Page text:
Guest Author - Diane Adams
When I preplanned my motherís funeral arrangements prior to moving her to a nursing home, I chose the option of cremation. Mother did not have enough money for a burial plot, either in the ground or a crematorium. At the time, I thought little of what I would do with the ashes once my mother died. If you have been following my website, you know that my mother died in January. As of this writing in March, my motherís ashes are resting on my china cupboard in the box provided by the funeral home. The final resting place of motherís ashes has produced quite a debate between me and my sister.
Within days of motherís death, my sister asked me what I was going to do with the ashes. At that point, I hadnít really thought much about it. I was still processing the death and adjusting to the fact I was no longer going to have to care for mother. However, necessity forced me to think about motherís final resting place. My idea for the ashes was three-fold. Given my motherís love of Florida, I decided her ashes should end up there. In my naivetť, I thought of spreading some of motherís ashes in the waters off Bradenton Beach (where she loved to go), some of the ashes in the yard of the home she left in Florida, and some of the ashes at her fatherís gravesite near Orlando. All of this seemed like a good idea at the timeórather sentimental, yet pleasing to mother. Then reality set inóher name was Carolóand I was forced to look at the logistics of my sentimental dream.
My sister (Carol) was not in favor of spreading the ashes. She believed motherís ashes should be interred somewhere. Thus began my sisterís quest for a suitable ďfinal resting placeĒ for our mother. My sister called the cemetery where our grandfather is buried to query the likelihood of burying motherís ashes with her father. This was an option according to the person on the phone. When all was said and done, however, it would cost us around $4,000. Option One down the drain. My sister is thinking now that maybe spreading the ashes makes more sense. We have also learned that the community where mother previously lived is now a gated community. We would not be able to get through the gate now, let alone drive by her old house to scatter ashes in the front yard. I have to admit, the more I thought about this one, the more I decided it was not a good idea. How would I feel if someone scattered the ashes of a dead relative in my front yard? Option Two also down the drain. Finally, in order to scatter ashes at Bradenton Beach, we would have to hire a boat to take us far enough off the coast to do this. We wouldnít be able to just scatter some ashes in the sand at the waterís edge. Would you want my motherís ashes washing over your feet as you walked along the beach? Me neither. Option Three, once again, down the drain.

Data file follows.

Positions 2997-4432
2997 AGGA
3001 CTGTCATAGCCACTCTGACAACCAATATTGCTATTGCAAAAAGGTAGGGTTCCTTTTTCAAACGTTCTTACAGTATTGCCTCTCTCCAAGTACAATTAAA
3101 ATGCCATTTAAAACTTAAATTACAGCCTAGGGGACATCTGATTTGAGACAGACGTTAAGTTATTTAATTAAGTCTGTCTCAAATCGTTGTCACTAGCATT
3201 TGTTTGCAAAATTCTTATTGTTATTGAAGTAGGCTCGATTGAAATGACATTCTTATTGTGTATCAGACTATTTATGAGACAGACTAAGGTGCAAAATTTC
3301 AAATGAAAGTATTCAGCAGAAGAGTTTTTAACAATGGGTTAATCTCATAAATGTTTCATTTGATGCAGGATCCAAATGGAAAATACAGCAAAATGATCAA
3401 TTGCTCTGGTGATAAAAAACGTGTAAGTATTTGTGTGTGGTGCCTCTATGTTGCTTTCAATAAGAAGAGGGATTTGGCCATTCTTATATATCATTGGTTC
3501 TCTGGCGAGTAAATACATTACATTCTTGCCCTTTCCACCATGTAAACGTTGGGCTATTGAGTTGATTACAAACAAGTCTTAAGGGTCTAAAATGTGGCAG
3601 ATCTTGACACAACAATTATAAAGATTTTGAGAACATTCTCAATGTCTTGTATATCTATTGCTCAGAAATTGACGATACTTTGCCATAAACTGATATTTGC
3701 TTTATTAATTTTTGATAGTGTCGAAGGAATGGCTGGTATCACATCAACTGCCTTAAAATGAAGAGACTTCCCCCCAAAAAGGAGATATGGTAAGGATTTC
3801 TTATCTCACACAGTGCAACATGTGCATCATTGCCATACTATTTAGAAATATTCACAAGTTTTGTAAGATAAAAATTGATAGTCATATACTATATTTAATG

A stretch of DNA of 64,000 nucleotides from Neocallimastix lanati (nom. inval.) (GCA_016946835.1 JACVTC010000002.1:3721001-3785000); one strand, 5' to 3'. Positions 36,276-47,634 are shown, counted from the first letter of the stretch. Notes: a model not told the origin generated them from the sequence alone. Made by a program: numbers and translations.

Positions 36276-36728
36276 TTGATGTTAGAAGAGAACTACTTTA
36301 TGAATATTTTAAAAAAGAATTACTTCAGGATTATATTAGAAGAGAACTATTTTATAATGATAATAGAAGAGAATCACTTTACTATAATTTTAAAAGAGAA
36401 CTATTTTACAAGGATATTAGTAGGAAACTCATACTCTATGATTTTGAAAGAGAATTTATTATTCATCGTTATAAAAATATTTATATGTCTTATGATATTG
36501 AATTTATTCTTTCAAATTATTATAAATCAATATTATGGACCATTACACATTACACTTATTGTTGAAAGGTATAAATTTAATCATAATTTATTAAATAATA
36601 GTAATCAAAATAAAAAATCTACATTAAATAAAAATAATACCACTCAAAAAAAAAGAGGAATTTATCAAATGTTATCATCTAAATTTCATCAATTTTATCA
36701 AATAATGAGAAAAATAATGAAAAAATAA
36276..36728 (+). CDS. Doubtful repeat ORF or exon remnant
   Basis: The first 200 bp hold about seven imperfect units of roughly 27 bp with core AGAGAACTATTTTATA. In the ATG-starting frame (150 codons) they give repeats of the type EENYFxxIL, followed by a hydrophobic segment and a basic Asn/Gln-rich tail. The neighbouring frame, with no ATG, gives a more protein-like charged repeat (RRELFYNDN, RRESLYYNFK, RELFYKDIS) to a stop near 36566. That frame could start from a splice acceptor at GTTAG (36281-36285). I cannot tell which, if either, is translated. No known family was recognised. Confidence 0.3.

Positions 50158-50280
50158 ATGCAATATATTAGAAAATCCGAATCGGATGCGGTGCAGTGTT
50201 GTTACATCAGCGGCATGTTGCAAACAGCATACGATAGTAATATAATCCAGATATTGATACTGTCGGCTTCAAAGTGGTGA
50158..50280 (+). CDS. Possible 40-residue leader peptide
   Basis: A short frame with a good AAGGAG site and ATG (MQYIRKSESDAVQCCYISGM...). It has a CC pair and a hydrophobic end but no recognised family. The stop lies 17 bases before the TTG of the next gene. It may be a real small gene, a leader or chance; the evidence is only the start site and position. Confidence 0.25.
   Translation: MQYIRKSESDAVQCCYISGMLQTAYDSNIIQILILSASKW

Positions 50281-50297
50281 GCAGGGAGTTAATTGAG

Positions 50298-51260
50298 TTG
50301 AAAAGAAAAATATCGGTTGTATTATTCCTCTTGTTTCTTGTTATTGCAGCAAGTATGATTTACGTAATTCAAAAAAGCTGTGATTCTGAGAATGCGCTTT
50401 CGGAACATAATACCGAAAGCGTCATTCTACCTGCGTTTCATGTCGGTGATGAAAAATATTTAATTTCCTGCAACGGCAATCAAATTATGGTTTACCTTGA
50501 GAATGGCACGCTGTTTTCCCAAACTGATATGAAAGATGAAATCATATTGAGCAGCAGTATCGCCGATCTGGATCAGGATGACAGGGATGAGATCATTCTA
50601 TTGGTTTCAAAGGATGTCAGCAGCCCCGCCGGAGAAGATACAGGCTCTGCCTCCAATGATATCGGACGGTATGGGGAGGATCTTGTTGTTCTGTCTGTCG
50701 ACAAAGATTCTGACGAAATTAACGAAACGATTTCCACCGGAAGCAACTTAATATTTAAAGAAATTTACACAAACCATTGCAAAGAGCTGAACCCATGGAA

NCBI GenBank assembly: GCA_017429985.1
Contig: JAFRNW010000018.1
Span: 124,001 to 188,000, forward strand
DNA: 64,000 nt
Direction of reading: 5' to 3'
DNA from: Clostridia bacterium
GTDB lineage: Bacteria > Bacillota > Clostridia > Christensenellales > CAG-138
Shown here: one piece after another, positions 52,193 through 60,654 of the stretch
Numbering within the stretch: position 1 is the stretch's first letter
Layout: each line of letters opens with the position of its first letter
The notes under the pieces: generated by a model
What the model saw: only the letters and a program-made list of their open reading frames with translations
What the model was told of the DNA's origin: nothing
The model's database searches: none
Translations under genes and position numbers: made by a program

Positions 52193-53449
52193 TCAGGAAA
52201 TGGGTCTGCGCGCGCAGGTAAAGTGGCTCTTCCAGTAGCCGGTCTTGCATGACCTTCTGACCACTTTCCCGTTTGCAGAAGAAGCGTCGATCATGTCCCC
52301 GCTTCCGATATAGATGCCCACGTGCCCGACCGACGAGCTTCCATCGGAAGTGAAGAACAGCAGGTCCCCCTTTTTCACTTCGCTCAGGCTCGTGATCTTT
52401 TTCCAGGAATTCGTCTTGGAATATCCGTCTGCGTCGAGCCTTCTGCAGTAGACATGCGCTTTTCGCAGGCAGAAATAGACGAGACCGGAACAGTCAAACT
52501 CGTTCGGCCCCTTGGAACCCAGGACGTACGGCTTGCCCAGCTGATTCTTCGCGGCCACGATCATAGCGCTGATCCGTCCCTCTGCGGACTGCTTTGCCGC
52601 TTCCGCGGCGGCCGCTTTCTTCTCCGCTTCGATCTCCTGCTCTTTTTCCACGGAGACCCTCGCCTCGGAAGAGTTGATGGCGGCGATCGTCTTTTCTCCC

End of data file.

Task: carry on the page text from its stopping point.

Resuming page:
Now what? As for me and my sister, we still havenít come up with a viable option. Although burial in Florida would cost us $4,000, burial in Ohio could be accomplished for under $1,000. We have found we could inter the ashes with motherís brother, but we still have not come to an agreement on this option. In my sisterís research, we discovered it really does matter where you die and where you choose to be buried. If you are contemplating cremation as a cost-efficient answer to your final arrangements, you also need to consider the question of a final resting place. One option that I havenít mentioned yet, is keeping the ashes at your home. However, keep in mind that if you choose this option, you need to purchase a special urn. The box in which the ashes arrive from the crematory is only a short-term solution. Over time, the ashes in this box can attract moisture. Obviously, this dilemma has no easy answer and needs to be considered thoughtfully in advance. Be sure to add this item to your pre-planning checklist.